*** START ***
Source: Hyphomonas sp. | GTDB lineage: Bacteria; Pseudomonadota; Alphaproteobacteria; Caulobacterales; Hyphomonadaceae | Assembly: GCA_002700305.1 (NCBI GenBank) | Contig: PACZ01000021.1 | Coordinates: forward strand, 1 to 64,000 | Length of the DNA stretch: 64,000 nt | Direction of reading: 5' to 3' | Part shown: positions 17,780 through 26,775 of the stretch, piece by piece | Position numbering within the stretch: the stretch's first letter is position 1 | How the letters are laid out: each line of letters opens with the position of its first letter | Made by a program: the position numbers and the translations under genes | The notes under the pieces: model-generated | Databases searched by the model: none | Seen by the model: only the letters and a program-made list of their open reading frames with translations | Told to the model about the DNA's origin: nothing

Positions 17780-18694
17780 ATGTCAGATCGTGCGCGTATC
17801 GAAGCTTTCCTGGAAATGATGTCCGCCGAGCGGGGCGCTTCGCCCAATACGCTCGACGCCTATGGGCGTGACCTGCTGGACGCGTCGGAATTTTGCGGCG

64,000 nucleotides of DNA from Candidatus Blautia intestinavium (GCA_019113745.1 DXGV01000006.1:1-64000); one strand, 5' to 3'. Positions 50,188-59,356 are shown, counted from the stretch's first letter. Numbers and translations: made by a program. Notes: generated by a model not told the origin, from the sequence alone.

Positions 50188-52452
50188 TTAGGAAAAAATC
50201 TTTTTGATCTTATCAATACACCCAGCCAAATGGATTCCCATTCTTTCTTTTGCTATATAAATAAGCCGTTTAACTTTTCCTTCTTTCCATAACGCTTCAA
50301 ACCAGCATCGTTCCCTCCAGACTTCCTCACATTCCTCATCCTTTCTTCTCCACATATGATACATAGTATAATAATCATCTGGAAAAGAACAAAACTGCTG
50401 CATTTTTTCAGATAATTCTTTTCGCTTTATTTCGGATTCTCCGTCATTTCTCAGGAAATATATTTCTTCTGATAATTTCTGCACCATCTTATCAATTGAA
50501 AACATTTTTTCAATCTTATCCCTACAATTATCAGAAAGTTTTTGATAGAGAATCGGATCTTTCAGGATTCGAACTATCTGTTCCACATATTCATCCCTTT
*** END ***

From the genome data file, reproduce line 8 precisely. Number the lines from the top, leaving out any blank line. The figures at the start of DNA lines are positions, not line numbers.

50201 TTTTTGATCTTATCAATACACCCAGCCAAATGGATTCCCATTCTTTCTTTTGCTATATAAATAAGCCGTTTAACTTTTCCTTCTTTCCATAACGCTTCAA